Time to hang it up? Hong Kong Communication Authority considers retiring city’s profitless payphones
Review of the network to focus on the phones that make less than HK$1 per day
The humble payphone may be on its way out as declining usage has prompted the city’s communications watchdog to consider reducing the number across the city.
With more than half of Hong Kong’s 3,400 active payphones generating less than HK$1 in revenue per day, the Communication Authority said on Thursday it would conduct a review of the number and locations of the devices.
An authority spokesman said with mobile phone penetration as high as 238 per cent in the city, the demand for public payphones had waned, with almost all of them unprofitable.
But despite the usage and profitability of the phones falling to almost nil, operators remain obliged under the city’s Telecommunications Ordinance to maintain a reasonable number of the devices because they are considered a basic service.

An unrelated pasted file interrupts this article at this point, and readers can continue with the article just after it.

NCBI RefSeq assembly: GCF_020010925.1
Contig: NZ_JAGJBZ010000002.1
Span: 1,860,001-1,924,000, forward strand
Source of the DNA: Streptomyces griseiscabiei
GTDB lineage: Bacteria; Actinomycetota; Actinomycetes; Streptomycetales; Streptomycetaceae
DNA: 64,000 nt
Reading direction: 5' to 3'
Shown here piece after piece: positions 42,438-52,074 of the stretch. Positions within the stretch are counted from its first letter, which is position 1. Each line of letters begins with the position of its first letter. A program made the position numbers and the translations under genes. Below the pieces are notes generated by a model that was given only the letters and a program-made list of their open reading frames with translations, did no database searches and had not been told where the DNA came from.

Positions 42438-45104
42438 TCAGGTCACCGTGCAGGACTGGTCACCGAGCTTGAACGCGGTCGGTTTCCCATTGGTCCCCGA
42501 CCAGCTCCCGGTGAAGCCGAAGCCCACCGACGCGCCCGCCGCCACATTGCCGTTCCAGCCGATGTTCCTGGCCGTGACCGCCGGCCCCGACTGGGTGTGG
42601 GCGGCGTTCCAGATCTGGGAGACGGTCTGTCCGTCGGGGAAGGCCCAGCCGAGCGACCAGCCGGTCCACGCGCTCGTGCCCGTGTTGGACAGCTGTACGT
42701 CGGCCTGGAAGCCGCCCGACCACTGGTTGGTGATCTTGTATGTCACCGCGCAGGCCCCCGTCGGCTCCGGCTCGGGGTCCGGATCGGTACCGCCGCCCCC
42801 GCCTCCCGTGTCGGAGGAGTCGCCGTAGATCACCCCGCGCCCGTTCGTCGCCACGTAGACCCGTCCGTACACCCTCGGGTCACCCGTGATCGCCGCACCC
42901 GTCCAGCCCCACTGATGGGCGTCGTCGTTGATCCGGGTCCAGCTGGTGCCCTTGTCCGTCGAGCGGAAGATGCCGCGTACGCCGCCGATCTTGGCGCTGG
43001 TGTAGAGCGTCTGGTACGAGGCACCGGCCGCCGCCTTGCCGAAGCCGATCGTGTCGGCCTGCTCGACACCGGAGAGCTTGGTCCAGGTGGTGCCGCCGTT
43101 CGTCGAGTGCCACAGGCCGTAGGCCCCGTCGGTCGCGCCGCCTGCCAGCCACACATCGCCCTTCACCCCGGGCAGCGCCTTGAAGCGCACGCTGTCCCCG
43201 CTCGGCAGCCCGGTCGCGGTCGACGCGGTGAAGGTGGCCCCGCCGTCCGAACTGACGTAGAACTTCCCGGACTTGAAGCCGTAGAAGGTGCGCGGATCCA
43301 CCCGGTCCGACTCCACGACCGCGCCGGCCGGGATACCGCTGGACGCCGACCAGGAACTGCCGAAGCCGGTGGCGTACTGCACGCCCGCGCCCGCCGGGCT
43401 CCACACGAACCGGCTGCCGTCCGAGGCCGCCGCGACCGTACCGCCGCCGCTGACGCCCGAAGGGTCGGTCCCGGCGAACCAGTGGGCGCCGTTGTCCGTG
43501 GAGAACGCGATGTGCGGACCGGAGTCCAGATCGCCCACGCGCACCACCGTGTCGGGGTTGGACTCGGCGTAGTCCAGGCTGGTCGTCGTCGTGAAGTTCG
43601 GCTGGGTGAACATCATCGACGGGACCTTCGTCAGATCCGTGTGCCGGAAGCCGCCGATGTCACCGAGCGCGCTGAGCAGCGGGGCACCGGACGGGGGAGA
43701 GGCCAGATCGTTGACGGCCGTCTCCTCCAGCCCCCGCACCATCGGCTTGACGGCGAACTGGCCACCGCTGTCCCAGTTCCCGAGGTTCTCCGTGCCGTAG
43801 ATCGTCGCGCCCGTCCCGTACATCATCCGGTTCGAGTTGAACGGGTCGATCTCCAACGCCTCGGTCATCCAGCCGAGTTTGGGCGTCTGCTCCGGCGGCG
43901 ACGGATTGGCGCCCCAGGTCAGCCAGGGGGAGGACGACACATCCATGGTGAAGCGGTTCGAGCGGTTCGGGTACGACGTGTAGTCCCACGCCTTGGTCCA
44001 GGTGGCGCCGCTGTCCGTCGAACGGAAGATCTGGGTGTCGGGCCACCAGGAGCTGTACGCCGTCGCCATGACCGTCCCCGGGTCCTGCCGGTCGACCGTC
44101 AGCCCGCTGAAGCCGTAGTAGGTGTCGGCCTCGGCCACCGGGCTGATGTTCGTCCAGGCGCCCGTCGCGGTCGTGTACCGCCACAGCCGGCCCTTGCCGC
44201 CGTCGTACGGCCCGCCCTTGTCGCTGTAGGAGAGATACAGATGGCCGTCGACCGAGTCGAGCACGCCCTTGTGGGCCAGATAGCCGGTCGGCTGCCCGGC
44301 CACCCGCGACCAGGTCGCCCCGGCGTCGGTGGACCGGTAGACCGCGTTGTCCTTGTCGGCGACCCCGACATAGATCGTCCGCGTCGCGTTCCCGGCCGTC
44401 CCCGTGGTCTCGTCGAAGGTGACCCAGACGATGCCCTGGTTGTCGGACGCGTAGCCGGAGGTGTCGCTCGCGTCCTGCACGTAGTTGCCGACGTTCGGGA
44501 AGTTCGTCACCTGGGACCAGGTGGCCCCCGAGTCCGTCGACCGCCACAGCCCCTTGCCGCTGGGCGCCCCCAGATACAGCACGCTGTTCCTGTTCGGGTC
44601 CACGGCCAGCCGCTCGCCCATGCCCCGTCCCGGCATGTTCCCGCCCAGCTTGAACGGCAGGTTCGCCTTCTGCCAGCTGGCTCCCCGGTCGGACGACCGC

The authority’s review, however, will target phones that make less than HK$1 per day and it will not include emergency helplines located in remote areas.
The spokesman said the review was aimed at reducing the number of devices to a more “reasonable level”, therefore reducing the financial contribution required to manage the payphone service.
The city’s largest telecommunications services provider HKT operates the majority of public payphones across the city. However, other operators also contribute financially to maintaining the payphone network. In 2014, the industry contributed HK$21.6 million to the service.
Cutting the number of payphones, the authority hoped, could allow the telecommunications firms to pass on savings to subscribers of fixed and mobile services.
The spokesman said the authority had also received public requests to remove certain public payphones.
“By keeping only those public payphones that are still needed by the public, it will help free up space on the streets and alleviate potential obstruction problems,” he said.
The authority said it would consult relevant stakeholders during the review, which is expected to be completed in 2019.
Of the thousands of phones scattered across the city, 44 per cent are in public facilities and government offices, 46 per cent are in roadside kiosks, and the rest are emergency helplines in areas such as country parks.